Killing Fleas


It starts off slowly and without any warning. One day you see your cat scratching its neck, but don't think anything of it. A few days later, it happens again - only this time, your cat is scratching constantly. You investigate further, and realize that those little crusty black specks on your cat's neck aren't scabs - they are "flea dirt." Put into layman's terms, they are the remnants of fleas as they reproduce on your cat's skin. Sound horrifying? It is, especially when you start finding itchy flea bites on your legs and ankles. This is a sure sign that it is time to do something about your flea infestation. Don't worry; fleas can be killed through a little elbow grease and vigilance.

Determining that your cat has fleas

The first step involved in killing fleas is realizing that your cat has them in the first place. Itching and scratching (especially one part of their bodies) is the first sign. The next lies in combing through your pet's fur looking for both "flea dirt" (as described above) and tiny white flea eggs. Even if your cat doesn't go outside, he or she can pick up fleas fairly easily. They can come in on your pant legs, attached to a pet that goes outdoors frequently, like a dog, or on the shoes and socks of a friend or relative who has pets.

Medications to Kill Fleas

After you've determined that you have fleas, it's time to go about killing them. Start off with your cat, as well as any other furry friends living in your house. You can either take your pets to the veterinarian for a dosage of prescription-strength flea killer, or you can purchase a product like Advantage II, Frontline Plus or Revolution. These over-the-counter medications have to be applied directly to your cat; squeeze the little tube of flea killer between your cat's shoulder blades, or follow the instructions that came in the packaging. Each of these medications will stay on your pet for a period of time, usually for a month or two, and will have to be reapplied when necessary. They kill all of the live fleas on your cat, plus any eggs. However, this is just the first step.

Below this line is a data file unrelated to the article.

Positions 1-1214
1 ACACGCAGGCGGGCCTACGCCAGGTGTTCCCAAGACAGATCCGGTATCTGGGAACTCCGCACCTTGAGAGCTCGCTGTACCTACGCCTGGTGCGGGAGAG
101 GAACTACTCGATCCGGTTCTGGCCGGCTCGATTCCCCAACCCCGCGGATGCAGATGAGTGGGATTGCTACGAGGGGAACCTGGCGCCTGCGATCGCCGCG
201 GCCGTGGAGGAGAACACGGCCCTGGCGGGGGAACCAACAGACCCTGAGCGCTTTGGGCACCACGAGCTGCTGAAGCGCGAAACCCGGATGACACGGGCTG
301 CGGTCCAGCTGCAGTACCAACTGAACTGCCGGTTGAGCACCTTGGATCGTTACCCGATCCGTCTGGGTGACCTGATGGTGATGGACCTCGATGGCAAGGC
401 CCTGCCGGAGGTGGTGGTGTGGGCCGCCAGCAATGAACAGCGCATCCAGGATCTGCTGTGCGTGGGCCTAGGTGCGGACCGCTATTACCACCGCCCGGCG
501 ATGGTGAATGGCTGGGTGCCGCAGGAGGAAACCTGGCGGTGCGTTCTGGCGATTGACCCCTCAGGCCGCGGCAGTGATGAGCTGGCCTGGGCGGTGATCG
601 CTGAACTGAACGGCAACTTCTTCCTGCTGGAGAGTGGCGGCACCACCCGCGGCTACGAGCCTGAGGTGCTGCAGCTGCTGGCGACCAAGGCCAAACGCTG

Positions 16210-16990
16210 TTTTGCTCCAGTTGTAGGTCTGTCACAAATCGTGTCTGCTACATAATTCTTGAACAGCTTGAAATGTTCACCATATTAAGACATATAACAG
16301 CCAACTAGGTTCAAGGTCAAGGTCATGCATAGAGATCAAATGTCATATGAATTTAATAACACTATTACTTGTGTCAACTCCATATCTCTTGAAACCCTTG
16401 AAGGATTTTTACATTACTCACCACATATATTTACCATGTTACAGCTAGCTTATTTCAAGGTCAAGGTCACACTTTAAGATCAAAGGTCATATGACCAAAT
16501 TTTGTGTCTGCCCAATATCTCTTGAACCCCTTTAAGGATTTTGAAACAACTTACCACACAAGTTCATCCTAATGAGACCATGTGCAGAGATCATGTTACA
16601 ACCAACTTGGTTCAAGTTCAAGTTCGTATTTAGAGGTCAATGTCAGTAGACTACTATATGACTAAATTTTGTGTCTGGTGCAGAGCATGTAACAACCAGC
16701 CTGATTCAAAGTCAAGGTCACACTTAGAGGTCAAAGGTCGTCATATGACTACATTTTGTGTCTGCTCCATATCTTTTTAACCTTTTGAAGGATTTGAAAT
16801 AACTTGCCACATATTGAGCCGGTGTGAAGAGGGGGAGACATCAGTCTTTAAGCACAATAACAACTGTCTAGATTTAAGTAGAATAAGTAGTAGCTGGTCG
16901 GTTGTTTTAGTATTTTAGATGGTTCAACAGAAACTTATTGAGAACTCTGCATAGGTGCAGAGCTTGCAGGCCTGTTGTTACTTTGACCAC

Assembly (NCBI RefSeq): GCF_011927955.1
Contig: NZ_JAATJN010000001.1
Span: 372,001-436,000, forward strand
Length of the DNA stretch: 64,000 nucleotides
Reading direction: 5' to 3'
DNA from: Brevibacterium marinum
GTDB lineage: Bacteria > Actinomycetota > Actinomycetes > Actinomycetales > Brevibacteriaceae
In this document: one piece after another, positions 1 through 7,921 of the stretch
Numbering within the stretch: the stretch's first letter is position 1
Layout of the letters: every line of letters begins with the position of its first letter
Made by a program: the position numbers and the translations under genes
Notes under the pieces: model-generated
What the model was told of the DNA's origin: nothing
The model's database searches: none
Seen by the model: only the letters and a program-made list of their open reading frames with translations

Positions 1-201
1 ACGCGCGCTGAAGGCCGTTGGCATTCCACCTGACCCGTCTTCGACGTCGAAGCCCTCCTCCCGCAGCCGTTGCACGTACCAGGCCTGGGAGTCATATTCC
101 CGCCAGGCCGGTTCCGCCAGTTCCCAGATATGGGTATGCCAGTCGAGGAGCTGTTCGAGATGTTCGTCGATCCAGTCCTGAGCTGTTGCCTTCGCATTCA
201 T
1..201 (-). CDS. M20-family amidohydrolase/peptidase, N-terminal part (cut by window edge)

Removing Fleas from Your House

Once your pets have been dosed with flea-killing medication, it's time to take the next step: ridding your house of fleas. They can jump off of your cat and take up residence in your carpeting, bedding and furniture, much like bed bugs, only easier to kill. Vacuum your floors thoroughly, plus any upholstered furniture, cat trees and cat beds. A flea fogger will do a number on any fleas that have managed to avoid the vacuum, but in most cases, you, as well as your pets, will have to vacate your house for a period of time to avoid being accidentally poisoned by it. If you go this route, make sure that the fogger you use kills flea eggs, not just the live parasites. You can also use a safe pet spray from a pet supply store that will kill both fleas and their eggs, but is safe and non-toxic for your cats and other pets.

Killing fleas is a multi-step process, but it must be done to rid your house of the little itch-causing parasites. On top of making you can your miserable; they can also spread diseases and cause your cat to develop skin problems that only a veterinarian can treat. It's much easier to deal with fleas before they have a chance to spread.

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